Back in 1981 Yamaha introduced their XV-range motorcycles, which were all based around an air-cooled V-twin engine. Their most notable model was the Virago cruiser; however, a bit more anonymous was the TR1. Sold in various displacement forms, ranging from 535cc to 1100cc, the XV-models were primarily aimed at buyers from the USA and Europe, especially those that weren’t interested in the “bread-and-butter” in-line four Japanese motorcycles at that time. It soon became clear that the Yamaha v-twins couldn’t compete with both American and Europen made motorcycles in terms of power (ahum, mainly Harley-Davidson), or handling (think, Ducati). Despite that, it was still an okay-ish motorcycle.

Due to its unpopularity at the time, the XV slowly started to grow a cult-like following. Being an underdog, second-hand XV’s have been up for grabs for beer money, and it soon became the custom builder’s base bike of choice; with its narrow frame, short wheel-base, easy to work on engine, and Japanese build quality. No surprise that we at BikeBrewers have featured modified XV’s over a dozen time!

Jerem Motorcycles
We have seen what France-based Jeremie Duchampt of Jerem Motorcycles is capable off in the past. This time, he did his magic on the venerable Yamaha XV 1000 TR-1. The bike he used was a neat looking 1982 model. All stock and original. Jeremie first took the entire motorcycle apart, replacing each and every bolt and bearing. The first modifications were done to swingarm and subframe. The swingarm got cleaned-up by removing any unnecessary tabs, and the rear-subframe was swapped out for an in-house made unit. After that, both parts received a sandblast and a fresh coat of black gloss paint.

At the front things have become a bit more serious. The front end of the Yama was swapped out for a fork and front wheel from a Kawasaki ZX6R Ninja. The same goes for the Tokico radial calliper brakes. Combined with a Brembo master brake cylinder and steel-braided hoses, they give the old TR-1 some incredible stopping power. Visibility is provided by LED lights at the front and rear, as well as LED indicators all around. A KOSO speedo gives all the necessary info whilst maintaining a minimalistic look. The rear wheel is a unit from a 2006 Suzuki SV 650, and is now being offered traction by a Sachs rear shock which was cannibalised from an MV Agusta.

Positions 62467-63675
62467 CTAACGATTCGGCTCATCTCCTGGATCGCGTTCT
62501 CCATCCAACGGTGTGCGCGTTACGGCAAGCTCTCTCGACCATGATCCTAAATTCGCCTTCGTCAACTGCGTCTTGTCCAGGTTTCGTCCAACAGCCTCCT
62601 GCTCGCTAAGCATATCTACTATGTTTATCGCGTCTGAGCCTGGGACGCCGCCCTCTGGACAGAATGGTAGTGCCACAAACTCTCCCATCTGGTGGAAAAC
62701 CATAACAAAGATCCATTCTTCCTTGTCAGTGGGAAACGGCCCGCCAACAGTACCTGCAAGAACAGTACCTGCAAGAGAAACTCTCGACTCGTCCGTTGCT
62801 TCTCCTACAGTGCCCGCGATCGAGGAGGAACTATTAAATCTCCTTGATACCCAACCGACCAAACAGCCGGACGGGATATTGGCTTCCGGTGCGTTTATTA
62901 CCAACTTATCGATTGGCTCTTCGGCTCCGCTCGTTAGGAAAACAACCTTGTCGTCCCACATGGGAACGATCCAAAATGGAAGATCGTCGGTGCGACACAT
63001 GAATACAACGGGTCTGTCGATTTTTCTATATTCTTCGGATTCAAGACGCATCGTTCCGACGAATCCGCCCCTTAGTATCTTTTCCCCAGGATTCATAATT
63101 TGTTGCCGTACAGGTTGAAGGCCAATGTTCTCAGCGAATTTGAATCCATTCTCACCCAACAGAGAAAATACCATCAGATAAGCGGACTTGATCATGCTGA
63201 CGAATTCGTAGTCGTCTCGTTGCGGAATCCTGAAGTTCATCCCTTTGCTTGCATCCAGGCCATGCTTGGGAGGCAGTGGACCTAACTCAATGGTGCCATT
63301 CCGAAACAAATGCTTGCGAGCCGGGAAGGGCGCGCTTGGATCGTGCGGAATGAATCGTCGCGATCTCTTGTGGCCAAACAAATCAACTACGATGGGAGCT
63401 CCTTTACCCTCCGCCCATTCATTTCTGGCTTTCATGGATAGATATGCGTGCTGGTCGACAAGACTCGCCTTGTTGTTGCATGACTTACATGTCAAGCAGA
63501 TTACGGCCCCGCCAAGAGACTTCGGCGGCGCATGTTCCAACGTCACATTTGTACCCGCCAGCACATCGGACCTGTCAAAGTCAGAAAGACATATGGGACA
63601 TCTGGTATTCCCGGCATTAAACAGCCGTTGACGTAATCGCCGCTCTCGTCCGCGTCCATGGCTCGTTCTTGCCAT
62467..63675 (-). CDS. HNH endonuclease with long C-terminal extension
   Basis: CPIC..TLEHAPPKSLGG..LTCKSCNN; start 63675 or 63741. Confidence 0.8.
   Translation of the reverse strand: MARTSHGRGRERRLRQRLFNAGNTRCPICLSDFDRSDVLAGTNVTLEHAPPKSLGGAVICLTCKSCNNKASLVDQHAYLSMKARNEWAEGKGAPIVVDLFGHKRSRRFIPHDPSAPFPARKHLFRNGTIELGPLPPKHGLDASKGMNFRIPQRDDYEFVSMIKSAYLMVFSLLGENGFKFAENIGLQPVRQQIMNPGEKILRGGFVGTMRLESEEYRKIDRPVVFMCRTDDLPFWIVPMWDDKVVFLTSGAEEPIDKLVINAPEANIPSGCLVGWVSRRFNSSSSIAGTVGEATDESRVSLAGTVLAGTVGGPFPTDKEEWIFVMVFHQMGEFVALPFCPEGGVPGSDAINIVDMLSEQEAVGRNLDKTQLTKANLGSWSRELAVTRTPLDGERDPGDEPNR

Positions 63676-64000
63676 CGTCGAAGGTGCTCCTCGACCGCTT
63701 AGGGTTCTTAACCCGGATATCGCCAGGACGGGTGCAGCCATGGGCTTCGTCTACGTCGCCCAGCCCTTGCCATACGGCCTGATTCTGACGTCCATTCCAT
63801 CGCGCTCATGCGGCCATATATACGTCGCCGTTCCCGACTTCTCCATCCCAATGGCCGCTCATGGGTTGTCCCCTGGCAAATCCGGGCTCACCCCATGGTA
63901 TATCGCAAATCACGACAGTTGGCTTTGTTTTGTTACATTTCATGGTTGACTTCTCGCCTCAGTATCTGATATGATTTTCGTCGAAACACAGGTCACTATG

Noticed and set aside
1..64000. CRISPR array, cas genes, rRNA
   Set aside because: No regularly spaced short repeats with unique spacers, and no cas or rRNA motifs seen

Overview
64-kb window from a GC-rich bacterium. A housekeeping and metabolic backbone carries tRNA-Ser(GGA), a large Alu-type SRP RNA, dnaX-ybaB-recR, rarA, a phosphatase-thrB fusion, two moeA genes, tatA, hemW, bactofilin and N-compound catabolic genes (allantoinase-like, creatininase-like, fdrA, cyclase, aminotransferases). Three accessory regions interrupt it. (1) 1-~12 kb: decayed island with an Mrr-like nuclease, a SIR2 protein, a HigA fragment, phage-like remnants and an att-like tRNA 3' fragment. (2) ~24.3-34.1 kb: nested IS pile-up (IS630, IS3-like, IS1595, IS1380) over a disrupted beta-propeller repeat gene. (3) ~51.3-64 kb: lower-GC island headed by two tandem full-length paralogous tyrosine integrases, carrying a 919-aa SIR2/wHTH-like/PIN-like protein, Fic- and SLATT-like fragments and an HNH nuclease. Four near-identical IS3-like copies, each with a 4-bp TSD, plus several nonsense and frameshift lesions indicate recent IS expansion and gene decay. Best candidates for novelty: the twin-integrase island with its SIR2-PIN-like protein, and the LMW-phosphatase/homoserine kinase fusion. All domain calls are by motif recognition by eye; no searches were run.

The engine received a rebuild and was tuned on a dyno by Thorn Bike, not that it was necessary, but more for peace of mind. The carburettors were rebuilt as well, and are now mated to a Harley-Davidson air-filter. The piece-de-resistance has to be the exhaust system. Built by hand in the Jerem Motorcycles workshop, it looks like a piece of art. Other eye candy has to be the handmade seat. Made by Point Sellier 34, it fits the XV like a glove.

Digital meets Analog
Although the build was kept minimalistic, there are a ton of details on this bike. The original fuel tank was replaced with another Yamaha fuel tank, one from an XV750. It got slightly modified to accommodate a Motogadget fuel sensor. Special paint with Stardust glitter finish and 12 layers of clear coat was done by the folks at A2F. Underneath the fuel tank, a light weight Solise lithium battery is housed, together with the M-unit. The underside of the tank received KEVLAR protection.

Finally, a few more small details that leave a big impact. The bike has the JM Logo engraved on various part of the motorcycle, making it clear that Jeremie built this one. About 400 hours of labor has been put into this café racer, but the results, speak for themselves. We haven’t received any official specs, but it is safe to say that most of the original 70hp and 80Nm of torque are now available on tap. Combined with the heavy weight reduction… If we were in France, we would surely drop by to check this build out. In the meantime, we will have to make do with the pictures Jeremie sent us.

Builder details:
Jerem Motorcycles

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About the Author: Adnane Bensalah

Adnane Bensalah is a motorcycle enthusiast from the highest order. Ever since he swung his leg over a written-off Gilera Citta that he salvaged with his brother at the age of 13, his love for two-wheeled combustion engine powered vehicles has only grown. From that day on, riding and wrenching on motorcycles is all that he can think of. After pursuing a degree in aerospace engineering, Adnane ended up working for a major oil & gas company. This allowed him to travel all over the world and meet people from all walks of life. Adnane loves to interact with people and loves it even more to share his experiences. Adnane calls himself a “motorcyclist” instead of “biker”, because he thinks it sounds fancy. He has owned over a dozen of motorcycles in different categories, but his true passion lays with retro bikes, café racers and scramblers. Adnane’s philosophy is that any motorcycle can be considered perfect, it all depends on the size of your smile when you ride it. Having worked on many bikes himself, Adnane is a true autodidact and trained himself in being a mechanic. “Anybody can disassemble an engine, but to assemble it back again in working order, that’s what makes the difference.” Perhaps that is why he enjoys to write about bike builds and the people behind them. Adnane owns a Moto Guzzi V7 Special as a daily ride, a Royal Enfield Classic 500 that has been tuned to race.

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